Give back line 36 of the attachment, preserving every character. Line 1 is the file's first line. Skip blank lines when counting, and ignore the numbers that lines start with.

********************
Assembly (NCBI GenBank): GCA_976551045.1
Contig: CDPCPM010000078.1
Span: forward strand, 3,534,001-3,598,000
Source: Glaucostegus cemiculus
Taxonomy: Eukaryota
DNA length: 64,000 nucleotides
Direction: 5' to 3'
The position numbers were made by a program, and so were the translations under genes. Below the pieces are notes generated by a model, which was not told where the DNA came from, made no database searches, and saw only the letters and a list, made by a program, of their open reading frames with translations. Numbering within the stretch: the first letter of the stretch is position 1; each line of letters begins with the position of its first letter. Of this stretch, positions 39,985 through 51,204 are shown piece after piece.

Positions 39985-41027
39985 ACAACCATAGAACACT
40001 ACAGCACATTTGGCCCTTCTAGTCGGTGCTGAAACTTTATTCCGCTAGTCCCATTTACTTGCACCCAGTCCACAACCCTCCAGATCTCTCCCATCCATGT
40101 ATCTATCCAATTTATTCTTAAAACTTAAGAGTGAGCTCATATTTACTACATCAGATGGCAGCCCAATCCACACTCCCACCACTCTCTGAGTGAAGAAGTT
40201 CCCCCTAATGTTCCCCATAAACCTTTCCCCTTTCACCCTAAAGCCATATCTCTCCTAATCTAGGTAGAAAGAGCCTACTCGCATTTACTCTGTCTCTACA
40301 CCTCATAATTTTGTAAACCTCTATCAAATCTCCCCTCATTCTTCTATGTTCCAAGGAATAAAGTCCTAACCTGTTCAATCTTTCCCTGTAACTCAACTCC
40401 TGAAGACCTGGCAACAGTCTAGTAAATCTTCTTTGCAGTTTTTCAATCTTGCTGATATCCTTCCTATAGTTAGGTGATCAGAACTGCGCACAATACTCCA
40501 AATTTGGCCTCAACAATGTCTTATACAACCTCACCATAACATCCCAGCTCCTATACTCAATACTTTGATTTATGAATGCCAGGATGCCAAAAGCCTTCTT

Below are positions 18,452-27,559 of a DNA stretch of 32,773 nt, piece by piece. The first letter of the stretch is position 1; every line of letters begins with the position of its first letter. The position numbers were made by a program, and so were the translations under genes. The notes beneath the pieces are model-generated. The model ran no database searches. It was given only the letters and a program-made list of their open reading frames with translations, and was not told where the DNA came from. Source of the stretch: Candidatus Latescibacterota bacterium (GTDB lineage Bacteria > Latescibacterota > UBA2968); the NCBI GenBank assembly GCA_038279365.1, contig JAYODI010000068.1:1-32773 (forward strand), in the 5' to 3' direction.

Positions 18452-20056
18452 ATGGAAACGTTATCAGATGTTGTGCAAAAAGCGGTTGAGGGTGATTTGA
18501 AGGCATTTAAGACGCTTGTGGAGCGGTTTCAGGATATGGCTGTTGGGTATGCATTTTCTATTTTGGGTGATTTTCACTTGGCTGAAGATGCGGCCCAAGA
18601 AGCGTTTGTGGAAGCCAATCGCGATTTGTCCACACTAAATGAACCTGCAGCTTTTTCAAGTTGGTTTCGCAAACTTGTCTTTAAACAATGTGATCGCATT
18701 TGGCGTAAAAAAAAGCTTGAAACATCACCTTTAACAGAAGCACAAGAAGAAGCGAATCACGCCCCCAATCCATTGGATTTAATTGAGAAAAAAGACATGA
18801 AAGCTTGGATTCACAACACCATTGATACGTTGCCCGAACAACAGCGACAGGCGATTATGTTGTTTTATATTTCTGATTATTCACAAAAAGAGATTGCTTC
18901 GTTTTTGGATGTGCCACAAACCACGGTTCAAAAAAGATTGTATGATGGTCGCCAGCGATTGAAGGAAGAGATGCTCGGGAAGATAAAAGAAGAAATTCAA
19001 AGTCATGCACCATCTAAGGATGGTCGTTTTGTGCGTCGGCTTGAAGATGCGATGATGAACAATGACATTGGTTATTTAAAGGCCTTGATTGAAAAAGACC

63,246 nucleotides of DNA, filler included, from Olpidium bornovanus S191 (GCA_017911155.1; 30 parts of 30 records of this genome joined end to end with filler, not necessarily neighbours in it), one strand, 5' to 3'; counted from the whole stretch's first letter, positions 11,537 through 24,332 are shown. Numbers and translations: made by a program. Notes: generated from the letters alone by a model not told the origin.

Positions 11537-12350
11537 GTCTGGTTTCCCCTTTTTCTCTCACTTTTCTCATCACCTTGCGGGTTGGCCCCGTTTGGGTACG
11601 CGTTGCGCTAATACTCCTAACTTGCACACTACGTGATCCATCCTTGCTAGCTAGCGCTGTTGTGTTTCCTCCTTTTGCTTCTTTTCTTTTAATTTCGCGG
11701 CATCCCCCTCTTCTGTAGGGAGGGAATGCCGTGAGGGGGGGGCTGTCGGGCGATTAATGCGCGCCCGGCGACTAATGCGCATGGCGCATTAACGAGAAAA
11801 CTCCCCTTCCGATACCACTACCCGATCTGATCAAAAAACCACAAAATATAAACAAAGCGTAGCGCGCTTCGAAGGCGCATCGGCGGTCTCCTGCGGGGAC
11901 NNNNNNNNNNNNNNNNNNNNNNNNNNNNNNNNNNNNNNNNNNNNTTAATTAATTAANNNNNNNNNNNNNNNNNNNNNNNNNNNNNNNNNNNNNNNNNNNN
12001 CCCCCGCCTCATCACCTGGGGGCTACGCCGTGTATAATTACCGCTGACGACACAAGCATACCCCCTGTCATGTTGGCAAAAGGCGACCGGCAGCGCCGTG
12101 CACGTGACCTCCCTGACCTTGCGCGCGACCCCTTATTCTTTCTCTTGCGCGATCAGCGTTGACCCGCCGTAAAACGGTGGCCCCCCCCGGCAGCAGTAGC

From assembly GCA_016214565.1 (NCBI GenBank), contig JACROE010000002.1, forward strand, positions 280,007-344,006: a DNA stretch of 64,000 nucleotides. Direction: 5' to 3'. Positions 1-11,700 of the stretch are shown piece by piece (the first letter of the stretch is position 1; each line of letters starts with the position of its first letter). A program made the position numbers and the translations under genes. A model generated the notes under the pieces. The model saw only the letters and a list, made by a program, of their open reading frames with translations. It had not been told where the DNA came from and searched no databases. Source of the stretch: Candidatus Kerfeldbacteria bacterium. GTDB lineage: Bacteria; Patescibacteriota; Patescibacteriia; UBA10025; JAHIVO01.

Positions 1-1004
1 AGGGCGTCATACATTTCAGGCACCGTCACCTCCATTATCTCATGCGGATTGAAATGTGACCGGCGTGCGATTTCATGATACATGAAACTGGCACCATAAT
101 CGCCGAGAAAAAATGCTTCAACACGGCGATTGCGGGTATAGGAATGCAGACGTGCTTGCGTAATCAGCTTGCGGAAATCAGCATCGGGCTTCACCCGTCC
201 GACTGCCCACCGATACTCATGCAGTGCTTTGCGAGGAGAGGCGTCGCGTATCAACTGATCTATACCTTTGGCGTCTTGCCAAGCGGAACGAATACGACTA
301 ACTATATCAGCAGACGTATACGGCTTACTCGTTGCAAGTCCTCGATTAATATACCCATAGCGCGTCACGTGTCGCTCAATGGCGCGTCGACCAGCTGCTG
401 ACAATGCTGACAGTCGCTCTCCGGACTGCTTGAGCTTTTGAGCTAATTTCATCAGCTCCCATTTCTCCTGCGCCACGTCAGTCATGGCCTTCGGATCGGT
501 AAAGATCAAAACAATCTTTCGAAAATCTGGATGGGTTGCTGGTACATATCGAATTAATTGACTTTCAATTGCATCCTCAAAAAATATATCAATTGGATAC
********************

Positions 1-1004